These rocks prevail in the districts of Taru, Nandi and throughout Ukamba. A course gneiss is the predominant rock, but is associated with garnetiferous mica-schists and much intrusive granite. Hornblende schists and beds of metamorphic limestone are rare. Cherty quartzites interbedded with mylonites occur on the flanks of the Nandi hills, but their age is not known.
The grits of Masara, near Rabai mission station and Mombasa, have yielded specimens of Glossopteris browniana var. indica, thus indicating their Karroo age.
Shales and limestones of this age are well seen along the railway near Changamwe. They contain gigantic ammonites. According to Dr Waagen the ammonites show a striking analogy to forms from the Acanthicus zone of East India. Belemnites are plentiful.
These are feebly represented by some boulder beds on the higher slopes of Kilimanjaro and Kenya. They show that in Pleistocene times the glaciers of Kilimanjaro and Kenya extended much farther down the mountain slopes.
The ancient and more modern lake deposits have so far yielded no mammalian or other organic remains of interest.
A belt of volcanic rocks, over 150,000 sq. m. in area, extends from beyond the southern to beyond the northern territorial limits. They belong to an older and a newer set. The older group commenced with a series of fissure eruptions along the site of the present rift-valley and parallel with it. From these fissures immense and repeated flows of lava spread over the Kapte and Laikipia plateaus. At about the same time, or a little later, Kenya and Kimawenzi, Elgon and Chibcharagnani were in eruption. The age of these volcanic outbursts cannot be more definitely stated than that they are post-Jurassic, and probably extended through Cretaceous into early Tertiary times. This great volcanic period was followed by the eruptions of Kibo and some of the larger volcanoes of the rift-valley. The flows from Kibo include nepheline and leucite basanite lavas rich in soda felspars. They bear a close resemblance to the Norwegian "Rhombenporphyrs." The chain of volcanic cones along the northern lower slopes of Kilimanjaro, those of the Kyulu mountains, Donyo Longonot and numerous craters in the rift-valley region, are of a slightly more recent date. A few of the volcanoes in the latter region have only recently become extinct; a few may be only dormant.
Donyo Buru still emits small quantities of steam, while Mount Teleki, in the neighbourhood of Lake Rudolf, was in eruption at the close of the 19th century.]
In its climate and vegetation British East Africa again shows an arrangement of zones parallel to the coast. The coast region is hot but is generally more healthy than the coast lands of other tropical countries, this being due to the constant breeze from the Indian Ocean and to the dryness of the soil. The rainfall on the coast is about 35 in. a year, the temperature tropical. The succeeding plains and the outer plateaus are more arid. Farther inland the highlands - in which term may be included all districts over 5000 ft. high - are very healthy, fever being almost unknown. The average temperature is about 66° F. in the cool season and 73° F. in the hot season. Over 7000 ft. the climate becomes distinctly colder and frosts are experienced. The average rainfall in the highlands is between 40 and 50 in. The country bordering Victoria Nyanza is typically tropical; the rainfall exceeds 60 in. in the year, and this region is quite unsuitable to Europeans. The hottest period throughout the protectorate is December to April, the coolest, July to September. The "greater rains" fall from March to June, the "smaller rains" in November and December. The rainfall is not, however, as regular as is usual in countries within the tropics, and severe droughts are occasionally experienced.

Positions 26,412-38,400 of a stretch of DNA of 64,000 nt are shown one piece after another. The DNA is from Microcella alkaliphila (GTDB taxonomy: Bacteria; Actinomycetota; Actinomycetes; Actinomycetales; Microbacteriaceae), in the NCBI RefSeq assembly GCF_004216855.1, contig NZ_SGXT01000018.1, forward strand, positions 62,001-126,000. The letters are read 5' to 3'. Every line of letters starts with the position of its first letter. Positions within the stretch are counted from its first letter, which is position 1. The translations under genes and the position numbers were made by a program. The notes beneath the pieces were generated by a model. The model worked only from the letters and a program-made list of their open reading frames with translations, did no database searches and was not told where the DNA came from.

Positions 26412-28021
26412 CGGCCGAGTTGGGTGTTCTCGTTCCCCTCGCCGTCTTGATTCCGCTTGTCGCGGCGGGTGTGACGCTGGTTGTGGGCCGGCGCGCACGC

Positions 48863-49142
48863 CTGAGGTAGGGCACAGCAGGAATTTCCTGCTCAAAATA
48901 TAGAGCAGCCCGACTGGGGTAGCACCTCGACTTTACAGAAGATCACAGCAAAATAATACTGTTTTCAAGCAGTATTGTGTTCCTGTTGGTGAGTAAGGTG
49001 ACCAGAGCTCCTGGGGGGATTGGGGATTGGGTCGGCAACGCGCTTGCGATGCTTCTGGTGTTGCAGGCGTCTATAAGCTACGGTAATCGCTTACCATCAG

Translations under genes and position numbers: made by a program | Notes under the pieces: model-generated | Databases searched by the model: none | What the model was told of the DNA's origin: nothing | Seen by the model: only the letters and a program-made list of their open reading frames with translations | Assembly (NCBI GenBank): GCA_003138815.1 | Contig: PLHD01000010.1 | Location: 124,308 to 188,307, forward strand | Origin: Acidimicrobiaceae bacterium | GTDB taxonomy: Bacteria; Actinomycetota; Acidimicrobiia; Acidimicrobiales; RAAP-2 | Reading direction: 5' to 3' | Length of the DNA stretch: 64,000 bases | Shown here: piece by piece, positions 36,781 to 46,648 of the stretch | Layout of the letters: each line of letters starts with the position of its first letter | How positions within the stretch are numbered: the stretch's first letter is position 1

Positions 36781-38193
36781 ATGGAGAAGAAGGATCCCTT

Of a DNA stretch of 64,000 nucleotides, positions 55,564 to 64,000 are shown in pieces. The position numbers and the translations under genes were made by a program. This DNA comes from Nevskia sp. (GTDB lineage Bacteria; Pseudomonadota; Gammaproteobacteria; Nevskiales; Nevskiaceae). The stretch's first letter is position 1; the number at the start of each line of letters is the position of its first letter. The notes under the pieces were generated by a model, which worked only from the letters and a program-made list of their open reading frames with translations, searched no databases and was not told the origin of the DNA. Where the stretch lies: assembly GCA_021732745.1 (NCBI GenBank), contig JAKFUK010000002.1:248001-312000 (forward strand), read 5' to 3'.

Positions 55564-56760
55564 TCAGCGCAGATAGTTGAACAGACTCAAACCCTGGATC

In the districts bordering Victoria Nyanza the flora resembles that of Uganda (q.v.). The characteristic trees of the coast regions are the mangrove and coco-nut palm. Ebony grows in the scrub-jungle. Vast forests of olives and junipers are found on the Mau escarpment; the cotton, fig and bamboo on the Kikuyu escarpment; and in several regions are dense forests of great trees whose lowest branches are 50 ft. from the ground. Two varieties of the valuable rubber-vine, Landolphia florida and Landolphia Kirkii, are found near the coast and in the forests. The higher mountains preserve distinct species, the surviving remnants of the flora of a cooler period.
The fauna is not abundant except in large mammals, which are very numerous on the drier steppes. They include the camel (confined to the arid northern regions), elephant (more and more restricted to unfrequented districts), rhinoceros, buffalo, many kinds of antelope, zebra, giraffe, hippopotamus, lion and other carnivora, and numerous monkeys. In many parts the rhinoceros is particularly abundant and dangerous. Crocodiles are common in the larger rivers and in Victoria Nyanza. Snakes are somewhat rare, the most dangerous being the puff-adder. Centipedes and scorpions, as well as mosquitoes and other insects, are also less common than in most tropical countries. In some districts bees are exceedingly numerous. The birds include the ostrich, stork, bustard and secretary-bird among the larger varieties, the guinea fowl, various kinds of spur fowl, and the lesser bustard, the wild pigeon, weaver and hornbill. By the banks of lakes and rivers are to be seen thousands of cranes, pelicans and flamingoes.